5 Ways to Misuse a Commentary

A Helpful Tool

I first used a commentary in my teenage years. I was reading through the Bible and asked my mom if there was something that could help me with questions. She had a two-volume commentary on the Bible that she pointed me to and my use of commentaries began. Since that time I’ve used hundreds of commentaries (and written a couple) and have learned a lot of lessons along the way. Below is a list of the top five ways to misuse a commentary (and suggestions for how to use them better).

1. Not using a bookmark.

This simple trick could save you literal hours (or days) of time. Every time you have to find your place again in a commentary burns 10-20 seconds or longer. Multiply that 5-6 times a week for 50 weeks a year and you’re wasting an hour or more just flipping pages! Then multiply that over a lifetime of ministry and you’ve spent a day or more of your life just trying to find your place in a book—all because you didn’t use a bookmark! Who would choose to do that?

2. Failing to read commentaries in chronological order.

Good commentators are standing on the shoulders of those who have gone before them. That means that there is a dialogue taking place in commentaries and, like any dialogue, it is best understood in chronological order. If you’re using more than one commentary when working through a passage, read them in the order they were written so that you can see how that dialogue develops and unfolds.

[Commentators] are not the Bible; they are fallen human beings trying to explain the Bible.

3. Using the technical language of the commentary when preaching or teaching—and failing to get practical.

Many commentaries use technical or theological terminology that is not common outside of the theological guild. Words like hermeneutical, exegetical, and pericope are simply not used in everyday language by most people in your church. That’s not because they’re unintelligent; it’s because that’s the language of a very specific guild. Remember: Jesus said profound things simply; we should seek to do the same. That often means translating the language of the commentary to the language of the people sitting right in front of us.

It also means explaining why this matters for everyday life. Some commentaries do a good job of this but many are focused on explaining things at a theoretical level and not showing how a text applies to us today. The danger is for us to do the same. Don’t think you’ve done your job teaching or preaching if you haven’t answered the question, “What difference does this make for how I live my life for God?”

4. Treating the commentary as infallible.

Commentators make mistakes. Sometimes they are working to meet tight deadlines and writing quickly. Sometimes they’re tired. Sometimes their own context blinds them to things. Sometimes they’ve just had a bad day. In other words, like every other human being, they are finite, fallible, and prone to err. Granted, if you’re reading a commentator who is well-trained and theologically orthodox, they can be incredibly helpful, but they will never escape their fallen humanity. They are not the Bible; they are fallen human beings trying to explain the Bible. Yes, read them with the respect due to those who have labored hard to understand the text, but read them critically. Ask yourself, “Does their explanation do justice to the text? Does it do so in as simple and straightforward a way as possible, or does it seem overly complex and speculative? Are the arguments strong and well-ordered? Does the writer provide support for the claims being made?”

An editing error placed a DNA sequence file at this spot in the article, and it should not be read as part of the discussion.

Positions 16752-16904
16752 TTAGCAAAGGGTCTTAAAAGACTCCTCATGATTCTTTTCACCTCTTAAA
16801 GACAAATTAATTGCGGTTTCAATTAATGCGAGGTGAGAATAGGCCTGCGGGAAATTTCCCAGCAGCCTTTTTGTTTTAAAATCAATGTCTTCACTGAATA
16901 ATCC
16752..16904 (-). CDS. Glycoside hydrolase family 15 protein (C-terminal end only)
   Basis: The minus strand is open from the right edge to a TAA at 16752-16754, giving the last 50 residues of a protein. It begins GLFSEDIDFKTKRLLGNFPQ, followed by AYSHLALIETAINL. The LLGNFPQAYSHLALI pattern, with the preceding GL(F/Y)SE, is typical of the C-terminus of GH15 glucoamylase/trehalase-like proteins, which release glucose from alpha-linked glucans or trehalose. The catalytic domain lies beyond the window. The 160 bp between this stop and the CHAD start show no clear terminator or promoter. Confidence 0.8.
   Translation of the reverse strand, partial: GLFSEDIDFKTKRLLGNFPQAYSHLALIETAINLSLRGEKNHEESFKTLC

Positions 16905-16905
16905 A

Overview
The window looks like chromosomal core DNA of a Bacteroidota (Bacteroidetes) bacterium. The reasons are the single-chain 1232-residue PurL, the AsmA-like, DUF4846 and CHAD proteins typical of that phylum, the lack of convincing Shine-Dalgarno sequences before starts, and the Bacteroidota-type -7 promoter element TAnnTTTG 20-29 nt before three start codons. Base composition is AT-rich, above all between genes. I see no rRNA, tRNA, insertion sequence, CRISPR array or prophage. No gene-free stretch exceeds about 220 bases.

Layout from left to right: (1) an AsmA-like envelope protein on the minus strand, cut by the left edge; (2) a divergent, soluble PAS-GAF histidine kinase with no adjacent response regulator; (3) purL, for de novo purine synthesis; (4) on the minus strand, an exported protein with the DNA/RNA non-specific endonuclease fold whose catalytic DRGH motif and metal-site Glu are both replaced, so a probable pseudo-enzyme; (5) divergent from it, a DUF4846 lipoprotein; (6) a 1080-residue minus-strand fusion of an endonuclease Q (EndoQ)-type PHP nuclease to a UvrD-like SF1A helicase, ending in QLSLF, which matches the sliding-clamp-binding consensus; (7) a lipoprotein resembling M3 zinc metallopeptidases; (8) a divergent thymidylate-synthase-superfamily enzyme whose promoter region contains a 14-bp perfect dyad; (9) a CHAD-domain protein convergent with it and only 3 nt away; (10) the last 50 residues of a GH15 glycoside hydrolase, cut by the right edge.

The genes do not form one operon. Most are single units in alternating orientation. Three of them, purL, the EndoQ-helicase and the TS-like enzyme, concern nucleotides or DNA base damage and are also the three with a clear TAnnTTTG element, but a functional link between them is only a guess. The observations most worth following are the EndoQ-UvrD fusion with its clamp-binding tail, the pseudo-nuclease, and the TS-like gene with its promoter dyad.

ESV Expository Commentary

ESV Expository Commentary

Thirteen contributors explain the shorter Prophetic Books of the Old Testament—Daniel, Hosea, Joel, Amos, Obadiah, Jonah, Micah, Nahum, Habakkuk, Zephaniah, Haggai, Zechariah, and Malachi—with biblical insight and pastoral wisdom, showing readers the hope that is offered even amidst judgment.

5. Starting with the commentary, not with the Bible.

Every time I begin class, my students and I go through the same greeting. It begins like this:

Me: Shalom, class!
Students: Shalom, Jay!
Me: Start with the Bible. . .
Students: . . . not with the commentary!

Why repeat this every class? Because in preparing to teach or preach, we face a strong temptation to start by reading the commentary instead of digging into the text, and when we do that, we are much more likely to see only what the commentary has led us to see. Stated differently, we are much more likely NOT to see certain things we would have noticed if we had begun by carefully thinking through the text on our own.

By all means, turn to a commentary at some point! They are wonderful friends, debating partners, and theological mentors. But start with the Bible; spend time soaking in it, meditating on it, praying over it, reading and rereading it, outlining it, explaining its ideas in your own words. When you do, you will be able to think about the passage much more objectively and therefore interact with the commentary much more thoughtfully–and critically. After all, it is the Lord’s Word you want to deliver, not the commentator’s.

So say it out loud with me: “Start with the Bible, not with the commentary!”



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